KnowledgebasE Article

Understanding ACEA oil and lubricant standards

Much like the American Petroleum Institute (API) in the United States, Europe has its own regulatory body - the Association des Constructeurs Européens de l’Automobile (ACEA). The ACEA sets forth oil specifications that are often stricter and more comprehensive than their American counterparts.

The ACEA classifies oils into three main groups – A/B for petrol (A) and light-duty diesel (B) engines, C for catalyst-compatible oils used in light-duty vehicles, and E for heavy-duty diesel engines. Here’s a breakdown of each classification:

A/B Classifications

The A/B groups specify the oil standards for petrol and diesel engines, primarily used in passenger cars and light commercial vehicles. The classifications range from A1/B1 to A7/B7, with each category catering to different engine designs and capabilities.

For example, A3/B3 classification refers to stable, stay-in-grade oils designed for high-performance engines and extended drain intervals. On the other hand, A7/B7 oils are formulated for use at extended drain intervals in passenger cars and light-duty petrol & DI diesel engines. They provide low-speed pre-ignition and wear protection for turbocharged petrol DI engines and turbocharger compressor deposit (TCCD) protection for modern DI diesel engines.

C Classifications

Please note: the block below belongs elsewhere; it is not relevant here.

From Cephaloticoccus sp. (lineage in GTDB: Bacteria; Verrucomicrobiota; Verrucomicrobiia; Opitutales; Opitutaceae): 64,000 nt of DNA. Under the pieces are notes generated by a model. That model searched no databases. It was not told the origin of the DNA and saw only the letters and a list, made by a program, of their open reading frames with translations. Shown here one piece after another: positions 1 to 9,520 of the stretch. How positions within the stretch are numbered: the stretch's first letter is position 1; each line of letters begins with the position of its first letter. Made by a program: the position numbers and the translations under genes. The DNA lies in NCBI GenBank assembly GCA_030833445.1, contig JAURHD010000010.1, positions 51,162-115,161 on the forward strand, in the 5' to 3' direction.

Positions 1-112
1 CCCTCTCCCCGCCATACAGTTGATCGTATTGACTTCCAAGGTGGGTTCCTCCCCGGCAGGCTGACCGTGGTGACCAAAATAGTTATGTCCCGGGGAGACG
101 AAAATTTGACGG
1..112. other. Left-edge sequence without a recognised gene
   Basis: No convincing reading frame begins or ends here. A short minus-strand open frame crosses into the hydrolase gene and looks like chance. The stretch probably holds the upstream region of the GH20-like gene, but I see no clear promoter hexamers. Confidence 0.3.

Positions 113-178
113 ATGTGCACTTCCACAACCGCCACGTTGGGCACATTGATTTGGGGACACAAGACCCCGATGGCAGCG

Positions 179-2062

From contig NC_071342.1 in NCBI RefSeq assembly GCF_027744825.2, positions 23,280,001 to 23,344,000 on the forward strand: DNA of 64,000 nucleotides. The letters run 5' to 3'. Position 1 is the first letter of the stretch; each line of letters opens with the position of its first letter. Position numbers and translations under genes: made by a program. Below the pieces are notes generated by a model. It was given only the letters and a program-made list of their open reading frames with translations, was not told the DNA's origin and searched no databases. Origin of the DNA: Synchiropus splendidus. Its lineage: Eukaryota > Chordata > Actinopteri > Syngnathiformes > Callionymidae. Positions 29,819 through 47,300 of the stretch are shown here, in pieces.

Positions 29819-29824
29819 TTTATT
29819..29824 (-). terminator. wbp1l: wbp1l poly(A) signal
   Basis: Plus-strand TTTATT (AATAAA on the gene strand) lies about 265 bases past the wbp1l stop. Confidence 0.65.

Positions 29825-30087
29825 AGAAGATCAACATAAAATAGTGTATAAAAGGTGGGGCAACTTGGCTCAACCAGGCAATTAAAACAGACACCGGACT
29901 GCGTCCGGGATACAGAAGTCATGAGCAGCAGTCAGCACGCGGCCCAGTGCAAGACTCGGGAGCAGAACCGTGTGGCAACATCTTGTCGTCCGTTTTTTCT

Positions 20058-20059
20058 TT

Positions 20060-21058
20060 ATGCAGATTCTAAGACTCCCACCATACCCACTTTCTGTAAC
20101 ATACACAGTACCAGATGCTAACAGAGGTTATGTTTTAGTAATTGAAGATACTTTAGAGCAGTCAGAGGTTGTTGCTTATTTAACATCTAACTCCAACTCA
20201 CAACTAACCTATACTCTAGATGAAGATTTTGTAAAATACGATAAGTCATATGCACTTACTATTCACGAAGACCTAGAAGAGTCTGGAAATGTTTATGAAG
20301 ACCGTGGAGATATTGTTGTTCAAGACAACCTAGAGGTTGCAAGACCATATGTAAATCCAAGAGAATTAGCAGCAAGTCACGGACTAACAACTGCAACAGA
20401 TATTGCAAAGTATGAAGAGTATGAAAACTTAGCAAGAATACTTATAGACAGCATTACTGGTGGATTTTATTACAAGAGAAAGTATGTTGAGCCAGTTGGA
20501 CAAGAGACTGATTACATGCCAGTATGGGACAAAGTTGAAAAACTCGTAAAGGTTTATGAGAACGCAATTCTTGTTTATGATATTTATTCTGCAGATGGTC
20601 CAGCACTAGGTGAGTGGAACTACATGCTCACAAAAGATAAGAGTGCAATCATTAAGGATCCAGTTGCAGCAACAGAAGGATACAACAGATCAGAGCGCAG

The C group is designed for catalyst-compatible oils usually used in light-duty vehicles with emission control systems such as Three-Way Catalysts (TWC) and Diesel Particulate Filters (DPF). These oils are Low to Mid-SAPS (Sulphated Ash, Phosphorous, and Sulphur), indicating that they have lower concentrations of these elements to prevent catalyst poisoning and particulate filter blocking.

For instance, C2 oils are stay-in-grade oils for vehicles fitted with DPFs & TWCs, designed for high-performance engines requiring low friction, low viscosity, and mid-SAPS oils.

E Classifications

The E group caters to heavy-duty diesel engines. These oils, ranging from E2 to E9, are designed for use in various diesel engines in severe heavy-duty service and extended drain intervals. They’re compatible with emission requirements such as Euro 3, Euro 4, Euro 5, and Euro 6.

For example, E4 oils are stable, stay-in-grade oils designed for significantly extended drain intervals, suitable for Euro 3, Euro 4 & Euro 5 engine emission requirements. They are typically synthetic or predominantly synthetic.

While the ACEA provides the fundamental standards, some manufacturers also have their specifications, like Mercedes Benz with MB 229.31/229.51/229.52, BMW Longlife-04, and VW 507 00.